Kimagure Orange Road TV Vol. #11 -

Anime/Manga Reviews

Mania Grade: A

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  • Audio Rating: B
  • Video Rating: C+
  • Packaging Rating: C+
  • Menus Rating: C
  • Extras Rating: N/A
  • Age Rating: All
  • Region: 1 - North America
  • Released By: AnimEigo
  • MSRP: 24.95
  • Running time: 100
  • Aspect Ratio: 1.33:1
  • Disc Resolution: 480i/p (mixed/unknown)
  • Disc Encoding: MPEG-2
  • Series: Kimagure Orange Road

Kimagure Orange Road TV Vol. #11

By Paul Grisham     February 28, 2003
Release Date: June 05, 2002

Kimagure Orange Road TV Vol. #11
© AnimEigo

What They Say
High School student Kasuga Kyosuke has problems with women. Big time!

First, he thinks he's falling in love with the beautiful and somewhat mysterious Ayukawa Madoka, but he's not at all sure if Madoka feels the same way about him.

Second, he's being pursued by the exceedingly sweet, cute and bubbly Hiyama Hikaru, who has taken to calling him "Darling" and asking him if she'll make a good wife.

The two girls are total opposites – and best friends since childhood. Which means that Kyosuke's love life is somwhat complicated.

But wait – Kyosuke's women troubles are far from over. He's got two bratty sisters to worry about, and his two sex-crazed buddies ar stalking them! And one of the toughest guys in the Karate Club, who is rather annoyed about him "stealing" Hikaru, is stalking him!

Now, Kyosuke does have one thing going for him. Both he and his sisters have inherited the family gift – Paranormal Powers! Teleportation, Telekinesis, Precognition – they can do it all. Unfortunately, if anyone catches them using their Powers, they'll have to leave town. And it turns out that Kyosuke's Powers are much better at getting him into trouble than out of it.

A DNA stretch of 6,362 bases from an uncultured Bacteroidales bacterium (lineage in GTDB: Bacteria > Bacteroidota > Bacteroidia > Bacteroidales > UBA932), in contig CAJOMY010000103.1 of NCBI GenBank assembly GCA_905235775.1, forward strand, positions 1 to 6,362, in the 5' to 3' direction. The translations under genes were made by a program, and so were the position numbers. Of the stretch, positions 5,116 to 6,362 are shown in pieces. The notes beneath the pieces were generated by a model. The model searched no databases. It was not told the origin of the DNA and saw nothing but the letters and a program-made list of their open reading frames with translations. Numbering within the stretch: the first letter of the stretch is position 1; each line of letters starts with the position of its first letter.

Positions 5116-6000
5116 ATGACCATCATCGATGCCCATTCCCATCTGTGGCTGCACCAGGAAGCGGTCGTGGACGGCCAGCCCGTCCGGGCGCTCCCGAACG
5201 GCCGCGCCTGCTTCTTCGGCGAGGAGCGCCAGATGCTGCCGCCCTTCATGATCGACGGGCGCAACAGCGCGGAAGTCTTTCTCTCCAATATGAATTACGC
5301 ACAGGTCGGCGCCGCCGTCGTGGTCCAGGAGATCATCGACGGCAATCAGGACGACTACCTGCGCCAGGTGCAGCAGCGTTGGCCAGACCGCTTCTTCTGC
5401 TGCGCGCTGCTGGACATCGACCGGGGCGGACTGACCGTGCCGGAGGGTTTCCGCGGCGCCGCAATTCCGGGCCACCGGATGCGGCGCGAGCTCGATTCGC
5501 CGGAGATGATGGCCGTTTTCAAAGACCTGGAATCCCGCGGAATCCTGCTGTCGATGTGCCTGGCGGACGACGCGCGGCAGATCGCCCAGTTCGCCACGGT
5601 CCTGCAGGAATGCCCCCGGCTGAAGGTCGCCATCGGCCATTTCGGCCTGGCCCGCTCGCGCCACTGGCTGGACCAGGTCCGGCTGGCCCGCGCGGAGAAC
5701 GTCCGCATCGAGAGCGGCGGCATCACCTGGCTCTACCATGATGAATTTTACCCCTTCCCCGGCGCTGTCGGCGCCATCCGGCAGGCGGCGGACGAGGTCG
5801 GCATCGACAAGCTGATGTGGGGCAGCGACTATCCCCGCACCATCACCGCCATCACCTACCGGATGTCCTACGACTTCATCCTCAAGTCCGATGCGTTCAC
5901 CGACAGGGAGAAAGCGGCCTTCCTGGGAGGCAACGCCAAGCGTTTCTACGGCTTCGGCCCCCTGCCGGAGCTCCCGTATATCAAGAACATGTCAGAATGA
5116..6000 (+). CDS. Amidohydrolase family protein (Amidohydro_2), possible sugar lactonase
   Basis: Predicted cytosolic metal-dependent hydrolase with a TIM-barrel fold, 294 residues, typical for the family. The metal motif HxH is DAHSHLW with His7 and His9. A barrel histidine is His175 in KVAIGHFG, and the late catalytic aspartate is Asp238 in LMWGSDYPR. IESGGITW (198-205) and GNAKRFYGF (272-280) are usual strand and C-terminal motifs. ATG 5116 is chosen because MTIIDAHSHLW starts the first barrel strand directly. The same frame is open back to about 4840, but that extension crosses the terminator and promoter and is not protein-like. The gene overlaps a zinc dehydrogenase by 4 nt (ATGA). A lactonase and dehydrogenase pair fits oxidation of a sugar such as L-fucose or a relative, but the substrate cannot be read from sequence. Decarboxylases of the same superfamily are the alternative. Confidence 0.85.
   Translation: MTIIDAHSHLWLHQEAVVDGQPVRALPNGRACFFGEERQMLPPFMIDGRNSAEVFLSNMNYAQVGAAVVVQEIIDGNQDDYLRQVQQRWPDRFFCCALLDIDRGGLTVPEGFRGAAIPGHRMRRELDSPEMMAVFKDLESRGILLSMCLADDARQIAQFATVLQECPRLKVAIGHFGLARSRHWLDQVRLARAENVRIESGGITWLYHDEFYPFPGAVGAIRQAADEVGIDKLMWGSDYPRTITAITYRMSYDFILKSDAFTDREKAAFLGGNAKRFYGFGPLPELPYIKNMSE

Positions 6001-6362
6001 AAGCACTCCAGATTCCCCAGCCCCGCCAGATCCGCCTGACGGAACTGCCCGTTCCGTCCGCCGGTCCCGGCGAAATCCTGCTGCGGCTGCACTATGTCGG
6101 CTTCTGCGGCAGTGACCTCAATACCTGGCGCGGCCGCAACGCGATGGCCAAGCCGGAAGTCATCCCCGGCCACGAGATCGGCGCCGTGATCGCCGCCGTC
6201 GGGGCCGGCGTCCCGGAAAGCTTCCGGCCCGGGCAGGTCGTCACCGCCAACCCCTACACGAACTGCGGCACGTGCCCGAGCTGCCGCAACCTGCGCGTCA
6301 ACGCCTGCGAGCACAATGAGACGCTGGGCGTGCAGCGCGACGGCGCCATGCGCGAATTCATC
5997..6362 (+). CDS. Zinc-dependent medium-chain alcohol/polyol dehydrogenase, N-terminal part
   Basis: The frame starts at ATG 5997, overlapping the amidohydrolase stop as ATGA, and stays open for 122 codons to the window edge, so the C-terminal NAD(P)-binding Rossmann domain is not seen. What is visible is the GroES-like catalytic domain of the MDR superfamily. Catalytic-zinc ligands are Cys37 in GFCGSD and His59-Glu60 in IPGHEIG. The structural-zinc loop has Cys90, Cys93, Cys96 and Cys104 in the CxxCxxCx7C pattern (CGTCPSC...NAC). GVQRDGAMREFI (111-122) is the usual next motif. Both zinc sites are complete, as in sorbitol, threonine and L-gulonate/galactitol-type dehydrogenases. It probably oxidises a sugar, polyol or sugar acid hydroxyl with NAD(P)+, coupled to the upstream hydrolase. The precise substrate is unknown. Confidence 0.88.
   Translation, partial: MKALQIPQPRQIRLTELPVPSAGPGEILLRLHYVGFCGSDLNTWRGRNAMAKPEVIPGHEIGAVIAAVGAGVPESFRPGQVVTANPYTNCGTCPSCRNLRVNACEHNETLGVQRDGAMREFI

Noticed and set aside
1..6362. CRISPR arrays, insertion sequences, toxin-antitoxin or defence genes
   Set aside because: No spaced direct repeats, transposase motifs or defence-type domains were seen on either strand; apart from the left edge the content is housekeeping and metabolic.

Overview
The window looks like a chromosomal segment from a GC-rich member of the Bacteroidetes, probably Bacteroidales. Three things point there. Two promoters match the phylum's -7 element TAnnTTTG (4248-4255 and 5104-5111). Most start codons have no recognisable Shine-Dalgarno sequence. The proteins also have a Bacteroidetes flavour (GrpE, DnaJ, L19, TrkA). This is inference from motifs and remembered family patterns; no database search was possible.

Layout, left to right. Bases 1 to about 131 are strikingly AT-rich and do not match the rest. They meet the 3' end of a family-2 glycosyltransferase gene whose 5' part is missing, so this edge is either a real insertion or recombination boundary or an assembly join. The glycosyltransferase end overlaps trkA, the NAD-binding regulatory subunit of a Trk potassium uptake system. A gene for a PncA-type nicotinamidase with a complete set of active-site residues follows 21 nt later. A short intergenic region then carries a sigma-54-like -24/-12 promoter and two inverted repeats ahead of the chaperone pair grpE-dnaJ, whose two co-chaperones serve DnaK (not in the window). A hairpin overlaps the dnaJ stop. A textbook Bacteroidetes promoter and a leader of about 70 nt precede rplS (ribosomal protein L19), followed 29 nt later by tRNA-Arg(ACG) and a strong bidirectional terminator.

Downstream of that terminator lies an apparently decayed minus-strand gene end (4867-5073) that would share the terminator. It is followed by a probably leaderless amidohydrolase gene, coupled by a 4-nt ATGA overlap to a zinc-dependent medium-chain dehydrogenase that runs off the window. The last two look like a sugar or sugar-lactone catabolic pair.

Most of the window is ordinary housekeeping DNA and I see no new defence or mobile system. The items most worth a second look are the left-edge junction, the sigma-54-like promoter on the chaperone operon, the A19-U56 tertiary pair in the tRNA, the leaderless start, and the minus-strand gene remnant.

All this means that life is rarely boring (and always hilarious) on KIMAGURE ORANGE ROAD!

The Review!
Content: A (episode 43) / C (episodes 41, 42, and 44)

For one brief moment, Kimagure Orange Road steps outside of the comfortable and predictable formula it has established for itself, delivering a flawed, but stirring, episode that, for many fans, will stand as a landmark accomplishment for the series. Unfortunately, the other three episodes on this disc present the very worst of the series, illustrating exactly what has gone wrong with this series since its auspicious beginnings.

The only audio track is the original Japanese version – basically a unidirectional stereo mix. The audio is satisfying, but there is some scratch and hiss as you might expect from a 15 year old television show. There is nothing that really detracts from the show, though.

This is an old show, and at times looks it. There is some print damage. Reds are over saturated and subject to bleeding. Edge enhancement and compression artifacts are just about everywhere for those looking for them, as well as a fair amount of cross coloration. More disappointing is that some of the fine lines in the show are unstable, giving the image a flickering quality at times. This instability is probably due to a combination of noise reduction and edge enhancement.